Some recent efforts, such as the book, Arctic Front, by Ken Coates, et al., attempt to realign the debate. They use an historical position to argue in favour of a mix of defense and development policies in the North. Yet, the sub-title of this book – “Defending Canada in the Far North” – reveals that these authors are ensnared in the same intellectual trap as those they criticize.

Defense is a predictable response to change.

Canada would benefit from an Arctic policy that strives to do more than defend what we have.

Canada needs a strategic policy framework that seeks to leverage our Arctic advantage in international affairs.

Our Arctic advantage is derived from our circumpolar expertise, location, and status.

Canada’s Arctic advantage could be used to build stronger networks with non-Arctic states that demonstrate polar interests.

Take the case of India.

India is a natural partner for Canada. The country is democratic, federal, and an English-speaking member of the Commonwealth, with immeasurable economic potential and a government that seeks to expand its international influence.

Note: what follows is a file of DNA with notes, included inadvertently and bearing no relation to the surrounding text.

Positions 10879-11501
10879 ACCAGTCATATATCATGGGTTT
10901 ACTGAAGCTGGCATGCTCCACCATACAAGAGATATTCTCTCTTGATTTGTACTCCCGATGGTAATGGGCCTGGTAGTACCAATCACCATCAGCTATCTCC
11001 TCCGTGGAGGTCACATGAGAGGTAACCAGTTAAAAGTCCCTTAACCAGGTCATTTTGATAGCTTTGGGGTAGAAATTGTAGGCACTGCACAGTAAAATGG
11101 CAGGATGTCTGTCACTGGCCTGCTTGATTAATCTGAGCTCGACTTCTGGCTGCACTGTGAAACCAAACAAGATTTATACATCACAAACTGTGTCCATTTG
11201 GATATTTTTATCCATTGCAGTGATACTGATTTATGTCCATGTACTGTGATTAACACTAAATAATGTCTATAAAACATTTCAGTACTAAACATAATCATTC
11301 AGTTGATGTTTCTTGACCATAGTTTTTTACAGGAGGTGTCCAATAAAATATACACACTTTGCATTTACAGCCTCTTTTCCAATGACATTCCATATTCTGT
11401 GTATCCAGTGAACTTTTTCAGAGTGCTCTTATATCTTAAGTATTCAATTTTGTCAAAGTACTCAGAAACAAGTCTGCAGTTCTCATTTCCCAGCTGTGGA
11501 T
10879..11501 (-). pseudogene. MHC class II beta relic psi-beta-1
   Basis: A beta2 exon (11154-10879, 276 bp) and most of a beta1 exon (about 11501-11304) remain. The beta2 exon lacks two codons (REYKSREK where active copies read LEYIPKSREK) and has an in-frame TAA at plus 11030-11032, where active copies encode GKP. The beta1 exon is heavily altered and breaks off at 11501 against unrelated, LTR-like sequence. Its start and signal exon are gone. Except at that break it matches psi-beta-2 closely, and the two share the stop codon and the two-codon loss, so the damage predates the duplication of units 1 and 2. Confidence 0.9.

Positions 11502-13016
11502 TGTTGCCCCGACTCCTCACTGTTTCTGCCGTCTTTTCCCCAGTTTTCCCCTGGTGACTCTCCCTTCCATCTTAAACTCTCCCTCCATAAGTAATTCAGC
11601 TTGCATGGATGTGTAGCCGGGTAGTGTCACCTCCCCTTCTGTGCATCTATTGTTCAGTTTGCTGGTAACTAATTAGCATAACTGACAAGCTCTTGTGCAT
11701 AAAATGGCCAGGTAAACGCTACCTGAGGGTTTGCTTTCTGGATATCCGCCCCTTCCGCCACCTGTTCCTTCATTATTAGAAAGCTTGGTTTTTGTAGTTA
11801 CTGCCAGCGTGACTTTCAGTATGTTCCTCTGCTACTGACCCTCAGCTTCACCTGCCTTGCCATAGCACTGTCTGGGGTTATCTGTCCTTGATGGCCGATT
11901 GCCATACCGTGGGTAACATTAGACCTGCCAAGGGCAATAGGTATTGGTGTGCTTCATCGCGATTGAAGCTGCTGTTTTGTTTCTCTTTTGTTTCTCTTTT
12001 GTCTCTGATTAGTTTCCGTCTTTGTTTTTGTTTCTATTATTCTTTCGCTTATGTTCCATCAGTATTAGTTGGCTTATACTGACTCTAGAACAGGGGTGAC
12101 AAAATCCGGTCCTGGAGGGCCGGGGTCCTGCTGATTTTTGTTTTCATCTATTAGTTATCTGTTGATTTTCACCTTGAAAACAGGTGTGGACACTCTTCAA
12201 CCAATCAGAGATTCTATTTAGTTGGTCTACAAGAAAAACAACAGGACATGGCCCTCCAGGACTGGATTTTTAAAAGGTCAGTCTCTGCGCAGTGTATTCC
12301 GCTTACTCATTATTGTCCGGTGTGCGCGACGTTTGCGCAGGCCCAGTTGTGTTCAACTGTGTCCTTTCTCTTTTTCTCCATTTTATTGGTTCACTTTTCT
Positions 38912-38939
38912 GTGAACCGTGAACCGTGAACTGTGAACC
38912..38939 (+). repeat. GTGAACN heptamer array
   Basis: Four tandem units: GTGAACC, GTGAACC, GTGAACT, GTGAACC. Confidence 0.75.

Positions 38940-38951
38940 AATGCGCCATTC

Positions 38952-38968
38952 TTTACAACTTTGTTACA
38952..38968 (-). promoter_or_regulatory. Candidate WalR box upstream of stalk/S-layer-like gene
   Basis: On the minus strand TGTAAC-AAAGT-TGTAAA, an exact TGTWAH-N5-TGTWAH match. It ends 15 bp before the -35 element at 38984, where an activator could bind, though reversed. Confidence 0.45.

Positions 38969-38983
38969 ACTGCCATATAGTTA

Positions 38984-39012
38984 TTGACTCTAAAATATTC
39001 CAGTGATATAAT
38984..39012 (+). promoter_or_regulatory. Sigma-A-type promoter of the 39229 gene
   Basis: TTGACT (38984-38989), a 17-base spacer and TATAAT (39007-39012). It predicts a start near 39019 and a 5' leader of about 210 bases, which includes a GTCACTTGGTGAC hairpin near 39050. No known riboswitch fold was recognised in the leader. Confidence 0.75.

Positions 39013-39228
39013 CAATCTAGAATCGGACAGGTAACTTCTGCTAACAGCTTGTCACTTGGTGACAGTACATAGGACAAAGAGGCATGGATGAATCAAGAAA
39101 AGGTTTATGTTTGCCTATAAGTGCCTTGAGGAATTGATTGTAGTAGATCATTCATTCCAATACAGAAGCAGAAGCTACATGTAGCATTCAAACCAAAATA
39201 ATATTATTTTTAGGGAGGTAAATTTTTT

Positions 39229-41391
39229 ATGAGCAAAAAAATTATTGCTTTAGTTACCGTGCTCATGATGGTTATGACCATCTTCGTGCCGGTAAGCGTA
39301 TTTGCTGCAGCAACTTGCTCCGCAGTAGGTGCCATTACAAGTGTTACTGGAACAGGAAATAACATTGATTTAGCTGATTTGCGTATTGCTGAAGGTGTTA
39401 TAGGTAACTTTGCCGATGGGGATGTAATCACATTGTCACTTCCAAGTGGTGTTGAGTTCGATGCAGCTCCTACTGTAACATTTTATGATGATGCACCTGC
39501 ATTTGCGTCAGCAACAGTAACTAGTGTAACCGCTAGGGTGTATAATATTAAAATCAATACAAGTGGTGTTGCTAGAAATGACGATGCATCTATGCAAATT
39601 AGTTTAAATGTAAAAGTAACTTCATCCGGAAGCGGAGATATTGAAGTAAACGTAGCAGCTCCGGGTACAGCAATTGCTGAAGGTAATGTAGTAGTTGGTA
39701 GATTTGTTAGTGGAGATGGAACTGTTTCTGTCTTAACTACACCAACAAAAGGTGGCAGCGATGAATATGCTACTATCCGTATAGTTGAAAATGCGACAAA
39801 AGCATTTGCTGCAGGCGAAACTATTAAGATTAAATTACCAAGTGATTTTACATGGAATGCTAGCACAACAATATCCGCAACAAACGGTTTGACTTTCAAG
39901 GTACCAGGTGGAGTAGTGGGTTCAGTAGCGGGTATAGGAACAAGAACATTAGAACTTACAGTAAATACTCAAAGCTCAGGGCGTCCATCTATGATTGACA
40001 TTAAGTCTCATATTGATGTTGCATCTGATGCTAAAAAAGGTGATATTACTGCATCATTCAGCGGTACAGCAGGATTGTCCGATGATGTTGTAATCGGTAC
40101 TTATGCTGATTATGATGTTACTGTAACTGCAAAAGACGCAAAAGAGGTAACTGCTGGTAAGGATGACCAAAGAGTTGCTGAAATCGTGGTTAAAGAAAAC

India has long-standing polar interests. It was one of the only countries pressing the Antarctic question at the United Nations in the 1950s, when a treaty governing the South Polar Region was still a contentious proposal. In 1983, India gained consultative status as a signatory to the Antarctic Treaty, a status that Canada has never acquired. During the 2007 to 2009 International Polar Year, India rebuilt its Antarctic research station and erected a new research facility on Svalbard.

India’s scientific pursuits in the Polar Regions are more than epistemic. They are also economic and strategic. The potential for shortened marine transportation routes, bio-prospecting discoveries, and resource extraction partnerships are all of interest to India. Moreover, for a country excluded from G-8 meetings, the best way to convene with senior diplomats from the United States, Russia, Germany, and France, may be to attend meetings of the Arctic Council.

Canada could leverage its Arctic advantage and assist India in advancing their polar interests. Canada could offer scientific knowledge, logistical expertise, access to northern terrestrial and marine locations, opportunities for resource investment, and institutional backing.

In exchange, Canada might attain entrée into India’s expansive markets where local networks are critical for business success, as well as deepen our partnership with an emergent world power that could become an influential ally both in the Arctic and in other international fora.

Arctic sovereignty is an important issue for Canada, but one that receives a disproportionate amount of attention. Canada should begin to debate how to leverage its Arctic advantage in international affairs, as the age of the post-American Arctic begins.

David M. Brock has been a Students on Ice expedition staff team member and is a public policy strategist currently living in the Northwest Territories, Canada.